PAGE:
An Army of white! Soldiers in scrubs!
By Siya Bindal
Each emergency has its heroes who showcase their magnanimity and penance as and when a disaster approaches. Like a fireman comes to the rescue when a building is set on fire, cops are just a call away to help you when a crime is committed and then there are soldiers who are at your service 24×7 at the borders to ensure both yours and your nation’s safety. And now, as the world reels under the coronavirus pandemic, we see an army of white i.e. our doctors and nurses in the battlefield with their scrubs on- like an armour- for our protection. These heroes are making astonishing sacrifices to think about all of us.
Today, it can be witnessed evidently why doctors are called the second god of humanity. While the world is completely shut since months due to the outbreak of deadly coronavirus, doctors have been on duty- for more than their usual working hours- away from their own families, to save our lives. Their responsibility towards their work comes with a heavy psychological impediment that many hours in hospitals could put their families in distress. They worry about carrying the virus into their homes where their children, partners and parents could be exposed. After treating the victims all day long at the hospital, they fear to return home to their families which is why we hear news of them spending nights in their cars or in hotel rooms arranged by the government. Even if they go back home, they cannot be near any of their family members which means they are bound to have a social distance from them until the situation gets better and they’re out of danger of contamination. Every now and then we see viral videos of doctors breaking down into tears for not being able to hug or even be with their families in this difficult time which is mentally challenging for each one of us.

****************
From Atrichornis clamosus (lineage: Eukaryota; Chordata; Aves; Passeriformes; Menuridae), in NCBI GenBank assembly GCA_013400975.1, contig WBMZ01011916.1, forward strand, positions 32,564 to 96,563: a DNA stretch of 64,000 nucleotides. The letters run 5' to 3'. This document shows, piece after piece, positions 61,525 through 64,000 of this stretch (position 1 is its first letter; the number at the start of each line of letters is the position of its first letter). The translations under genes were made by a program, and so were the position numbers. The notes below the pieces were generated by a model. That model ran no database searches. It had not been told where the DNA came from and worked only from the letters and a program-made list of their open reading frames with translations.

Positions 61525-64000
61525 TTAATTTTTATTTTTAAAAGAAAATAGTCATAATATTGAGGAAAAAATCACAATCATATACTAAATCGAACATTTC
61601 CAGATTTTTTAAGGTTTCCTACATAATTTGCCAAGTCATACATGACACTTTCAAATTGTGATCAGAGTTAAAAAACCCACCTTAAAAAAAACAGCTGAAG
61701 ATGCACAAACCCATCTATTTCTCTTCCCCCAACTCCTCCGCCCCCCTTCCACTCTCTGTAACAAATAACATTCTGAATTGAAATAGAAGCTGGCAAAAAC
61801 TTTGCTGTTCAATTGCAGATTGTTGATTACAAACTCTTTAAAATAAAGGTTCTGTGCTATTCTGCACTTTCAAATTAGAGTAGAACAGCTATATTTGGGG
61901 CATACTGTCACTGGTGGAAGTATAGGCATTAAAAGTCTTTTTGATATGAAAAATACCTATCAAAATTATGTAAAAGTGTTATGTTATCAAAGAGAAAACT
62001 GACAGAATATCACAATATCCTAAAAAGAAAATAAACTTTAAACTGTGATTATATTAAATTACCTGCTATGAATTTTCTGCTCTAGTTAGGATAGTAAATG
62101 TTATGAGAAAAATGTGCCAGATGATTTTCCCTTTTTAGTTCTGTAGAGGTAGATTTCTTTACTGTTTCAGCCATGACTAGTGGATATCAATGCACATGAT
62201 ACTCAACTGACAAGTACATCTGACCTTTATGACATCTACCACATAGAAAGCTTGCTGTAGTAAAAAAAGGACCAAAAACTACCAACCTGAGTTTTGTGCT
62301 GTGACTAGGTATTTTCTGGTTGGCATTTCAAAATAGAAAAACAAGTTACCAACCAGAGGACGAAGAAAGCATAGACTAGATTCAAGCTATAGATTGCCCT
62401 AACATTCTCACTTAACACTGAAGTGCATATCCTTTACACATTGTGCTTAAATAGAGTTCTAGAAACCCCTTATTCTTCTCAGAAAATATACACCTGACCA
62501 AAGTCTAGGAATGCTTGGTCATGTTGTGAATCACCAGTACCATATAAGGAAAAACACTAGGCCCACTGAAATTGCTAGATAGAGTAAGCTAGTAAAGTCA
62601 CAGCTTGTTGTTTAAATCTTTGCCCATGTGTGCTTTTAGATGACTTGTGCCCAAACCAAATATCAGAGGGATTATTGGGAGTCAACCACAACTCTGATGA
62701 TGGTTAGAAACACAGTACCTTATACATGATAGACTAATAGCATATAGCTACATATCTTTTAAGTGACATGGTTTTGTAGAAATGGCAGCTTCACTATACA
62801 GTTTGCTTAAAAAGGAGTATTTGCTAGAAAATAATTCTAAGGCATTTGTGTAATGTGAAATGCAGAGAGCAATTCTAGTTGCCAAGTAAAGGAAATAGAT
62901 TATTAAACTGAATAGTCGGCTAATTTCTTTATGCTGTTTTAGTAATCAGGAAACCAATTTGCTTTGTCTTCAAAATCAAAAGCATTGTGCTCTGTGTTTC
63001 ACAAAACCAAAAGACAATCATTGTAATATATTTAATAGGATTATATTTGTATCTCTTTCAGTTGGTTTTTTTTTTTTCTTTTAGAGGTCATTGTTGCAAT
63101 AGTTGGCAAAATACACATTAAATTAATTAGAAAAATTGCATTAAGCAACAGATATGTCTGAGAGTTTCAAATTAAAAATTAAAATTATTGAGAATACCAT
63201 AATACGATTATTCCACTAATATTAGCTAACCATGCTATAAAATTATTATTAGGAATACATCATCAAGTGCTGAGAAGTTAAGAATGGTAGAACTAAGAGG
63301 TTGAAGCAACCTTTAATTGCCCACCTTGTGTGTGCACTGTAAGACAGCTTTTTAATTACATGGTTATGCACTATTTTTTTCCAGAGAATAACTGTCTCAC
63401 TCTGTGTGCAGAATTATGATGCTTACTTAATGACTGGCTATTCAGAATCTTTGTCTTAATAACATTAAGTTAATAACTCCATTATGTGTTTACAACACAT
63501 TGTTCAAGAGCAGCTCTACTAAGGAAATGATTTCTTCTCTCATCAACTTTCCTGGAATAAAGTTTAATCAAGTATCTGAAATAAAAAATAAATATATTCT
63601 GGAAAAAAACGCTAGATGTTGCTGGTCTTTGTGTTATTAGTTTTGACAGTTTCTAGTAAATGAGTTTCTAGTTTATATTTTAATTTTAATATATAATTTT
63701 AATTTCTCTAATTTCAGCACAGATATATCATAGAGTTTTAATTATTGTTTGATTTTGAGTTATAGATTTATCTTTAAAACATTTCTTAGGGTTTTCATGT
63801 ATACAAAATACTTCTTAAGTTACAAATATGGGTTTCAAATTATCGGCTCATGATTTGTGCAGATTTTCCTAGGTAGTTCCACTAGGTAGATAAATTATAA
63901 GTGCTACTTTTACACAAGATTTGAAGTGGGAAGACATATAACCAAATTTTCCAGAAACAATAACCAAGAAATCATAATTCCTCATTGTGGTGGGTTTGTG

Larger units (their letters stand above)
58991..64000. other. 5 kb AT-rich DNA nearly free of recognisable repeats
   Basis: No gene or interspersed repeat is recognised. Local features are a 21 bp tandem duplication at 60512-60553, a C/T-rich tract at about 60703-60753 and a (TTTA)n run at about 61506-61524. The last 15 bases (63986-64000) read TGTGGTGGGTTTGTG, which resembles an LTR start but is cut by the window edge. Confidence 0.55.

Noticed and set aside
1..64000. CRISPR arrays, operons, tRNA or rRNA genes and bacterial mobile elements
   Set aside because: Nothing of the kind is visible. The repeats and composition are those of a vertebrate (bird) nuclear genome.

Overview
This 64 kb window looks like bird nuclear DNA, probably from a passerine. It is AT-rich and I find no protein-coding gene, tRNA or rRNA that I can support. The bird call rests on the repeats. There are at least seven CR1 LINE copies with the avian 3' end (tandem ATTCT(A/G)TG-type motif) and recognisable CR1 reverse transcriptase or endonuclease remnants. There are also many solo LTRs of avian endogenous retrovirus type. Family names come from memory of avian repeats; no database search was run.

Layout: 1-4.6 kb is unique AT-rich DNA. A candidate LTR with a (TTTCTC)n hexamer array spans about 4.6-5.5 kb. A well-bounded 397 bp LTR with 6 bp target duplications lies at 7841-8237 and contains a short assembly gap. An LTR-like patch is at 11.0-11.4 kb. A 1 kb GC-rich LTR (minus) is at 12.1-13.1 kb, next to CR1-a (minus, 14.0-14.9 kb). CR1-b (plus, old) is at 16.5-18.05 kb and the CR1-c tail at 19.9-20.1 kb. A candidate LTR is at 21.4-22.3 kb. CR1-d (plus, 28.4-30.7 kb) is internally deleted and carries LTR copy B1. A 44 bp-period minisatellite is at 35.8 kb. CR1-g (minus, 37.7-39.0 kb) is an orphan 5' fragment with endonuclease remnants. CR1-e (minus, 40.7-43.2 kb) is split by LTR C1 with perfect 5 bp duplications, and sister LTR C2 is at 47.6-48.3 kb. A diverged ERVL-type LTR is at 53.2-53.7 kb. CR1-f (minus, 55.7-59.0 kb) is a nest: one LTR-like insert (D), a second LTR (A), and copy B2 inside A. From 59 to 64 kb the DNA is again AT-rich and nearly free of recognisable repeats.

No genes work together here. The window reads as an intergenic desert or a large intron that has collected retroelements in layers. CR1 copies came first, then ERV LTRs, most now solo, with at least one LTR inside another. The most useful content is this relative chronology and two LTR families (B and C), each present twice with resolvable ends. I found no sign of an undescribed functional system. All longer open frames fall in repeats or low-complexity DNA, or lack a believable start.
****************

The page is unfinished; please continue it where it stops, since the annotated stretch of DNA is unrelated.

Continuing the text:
There’s sure some danger inherent in the ordinary practice of medicine, but not this much. I’m certain no individual thinks of working in adversity as bad as the one we’re witnessing today while graduating with their medical degree. Despite that, we can see no doctor stepping down from their duty, rather standing tall and strong as an army to combat the threat this world is under.
Alongside their war with the virus, doctors are fighting another war with state officials due to lack of proper equipment given the enormous inundation of patients. “In Italy, one of the worst affected countries, dozens of doctors and nurses have died from COVID-19 and thousands of healthcare workers have become infected. In the Pacific port city of Guayaquil in Ecuador, a sick nurse made no attempt to hide her anger: 80 of her colleagues had been infected and five had died. Ecuador is one of the worst affected countries in South America, with hundreds of dead bodies lying inside homes because the morgues are full. “We went to war without any weapons” said the 55-year-old nurse. In the United States, Judy Sheridan-Gonzalez, the president of the New York State Nurses Association, also highlighted the lack of protective equipment for medical staff. “We don’t have the arms and the armour to protect ourselves against the enemy” she said at a recent protest outside a hospital. Benny Mathew, a 43-year-old nurse in New York, said he caught the virus after caring for at least four patients without adequate medical dress. Roger Etoa, a doctor in Cameroon, one of the worst-affected countries in sub-Saharan Africa confessed that the fear of getting the the disease also affected healthcare employees. “I live with my wife and children,” she said. “When I arrive in the evening I rush to the shower, but it is difficult to stop the children from jumping on you.”